At some point, within the endless procession of fog and fear, I received a phone call from a newspaper about an assignment. Apparently, some young man had taken it upon himself to transplant the organs of his entire family into the corpse of the family dog; the man died shortly after he tried to add his own stuffing to the mix.

It was raining when I got to the crime scene, which I found appropriate for mood and for my pounding skull, as sunlight is no friend to migraines. I flashed my press credentials to the cop standing next to the yellow tape, and he waved me through to the crunch of reporters that packed themselves along the edges of a fat detective who was giving out a press statement.

Before I could write down a word of what the guy was saying, I felt someone tug at my jacket. It was Detective Jeffery Brewer, a cop I’d been dating, on and off, for about a year. He was a nice enough guy, and I really hoped that my interest in him wasn’t the singular product of all insider-dirt he’d dish out whenever we got together. (It probably was, so I guess I’m just an awful person.)

“Where the hell you been, Veeve? I’ve been calling and calling. I was beginning to expect a report from your neighbors, complaining about the smell of rotting meat,” Jeff said, as he led me into a house that looked about as suburban as suburban gets.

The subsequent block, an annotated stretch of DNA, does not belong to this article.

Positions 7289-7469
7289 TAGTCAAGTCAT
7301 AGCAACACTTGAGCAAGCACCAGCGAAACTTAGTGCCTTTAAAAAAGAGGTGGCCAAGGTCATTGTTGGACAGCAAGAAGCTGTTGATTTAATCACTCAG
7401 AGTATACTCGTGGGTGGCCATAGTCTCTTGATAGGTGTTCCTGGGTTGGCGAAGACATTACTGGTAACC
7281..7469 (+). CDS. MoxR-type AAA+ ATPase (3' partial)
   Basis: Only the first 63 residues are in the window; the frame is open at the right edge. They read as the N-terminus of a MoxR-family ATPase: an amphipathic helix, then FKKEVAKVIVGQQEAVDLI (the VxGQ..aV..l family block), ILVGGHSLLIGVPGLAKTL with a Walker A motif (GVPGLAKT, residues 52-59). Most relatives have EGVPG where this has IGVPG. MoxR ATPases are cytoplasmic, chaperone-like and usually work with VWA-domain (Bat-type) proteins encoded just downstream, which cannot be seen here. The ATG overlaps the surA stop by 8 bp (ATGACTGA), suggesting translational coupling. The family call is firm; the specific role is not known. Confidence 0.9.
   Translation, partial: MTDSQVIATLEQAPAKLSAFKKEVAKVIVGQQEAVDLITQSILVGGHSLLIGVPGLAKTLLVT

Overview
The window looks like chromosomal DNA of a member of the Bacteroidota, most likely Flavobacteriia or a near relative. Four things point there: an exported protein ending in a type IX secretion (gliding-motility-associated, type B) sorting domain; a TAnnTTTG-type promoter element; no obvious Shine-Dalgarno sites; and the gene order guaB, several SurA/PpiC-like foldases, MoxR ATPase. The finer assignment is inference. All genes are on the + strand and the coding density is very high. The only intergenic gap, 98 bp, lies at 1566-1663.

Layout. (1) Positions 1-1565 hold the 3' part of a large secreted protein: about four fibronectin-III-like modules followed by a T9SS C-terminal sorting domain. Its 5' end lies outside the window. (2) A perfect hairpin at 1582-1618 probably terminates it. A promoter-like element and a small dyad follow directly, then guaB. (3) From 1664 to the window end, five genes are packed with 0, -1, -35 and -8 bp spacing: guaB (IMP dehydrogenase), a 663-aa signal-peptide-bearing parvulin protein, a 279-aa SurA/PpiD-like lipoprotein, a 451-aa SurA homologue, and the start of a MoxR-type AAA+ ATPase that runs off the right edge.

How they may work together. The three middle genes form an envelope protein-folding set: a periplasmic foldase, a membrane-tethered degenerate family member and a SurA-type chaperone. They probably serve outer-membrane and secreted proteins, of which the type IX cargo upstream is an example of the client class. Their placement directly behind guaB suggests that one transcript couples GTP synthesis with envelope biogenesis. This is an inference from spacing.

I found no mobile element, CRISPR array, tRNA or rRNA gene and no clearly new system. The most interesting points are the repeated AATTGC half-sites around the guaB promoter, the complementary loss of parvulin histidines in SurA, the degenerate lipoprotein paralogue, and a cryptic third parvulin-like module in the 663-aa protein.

“Aww… ‘Rotting meat,’ That’s about the sweetest thing anyone’s ever called me, Jeff.” Our conversation was cut-off by the usual din of a crime scene, which I was glad for, as I had yet to perfect an excuse for my prolonged absence.

The inside of the house was unspectacular, and filled with busy police photographers, all of them snapping-off shots at different intervals, which, naturally, played complete hell with my headache. The initial banality of the house abruptly ended when Jeff whisked me into the cellar. It was like a nightmare lifted from a lunatic’s broken brain, and then built to scale within waking reality, no detail left out for its minuteness.

The basement was a pit of slaughter, a dark room filled with deflated corpses and strewn entrails. The entire family had been crudely unpacked of all of their internal organs, which were then repacked into the over-stuffed corpse of an English Mastiff. The dead murderer’s naked legs were still dangling from without the dog’s bloated bowels, where the man had crawled inside the dead creature, apparently in the hopes of, literally, spilling his guts.

“Veeve, do your thing. I mean, I can’t let you stay down here all day. And remember, you don’t release any of this stuff till I tell you it’s time, or no more guided tours of Crimeland, got it?” Jeff said, snapping me out of my stunned stillness.

I didn’t want to look any more dumbfounded than I already had, so I ignored his question and immediately got down to business, asking, “Did the sicko leave any kind of a note behind?”

“Yeah, it’s already sealed up inside an evidence bag, though. But, knowing you’d want to read it, I copied the letter into my notebook. Just wait till you read it…” Just as I took up Jeff’s notebook, I happened to glance down at an image the killer had scrawled, in blood, upon the floor: a smiling woman standing beneath a downpour of what looked very much like burning flower pedals. My gut tightened, and my heart felt like it was going to break out of my chest. My eyes, for a lack of other places to look, fell across the words written in the notebook.

The note:

As I sit here, a cold void tumbles through the city, piling up along the gutters, and growing heavy upon the tree branches and rooftops. She has left us. We were never her children. We were nothing but her dogs.

 We are all nothing but dogs.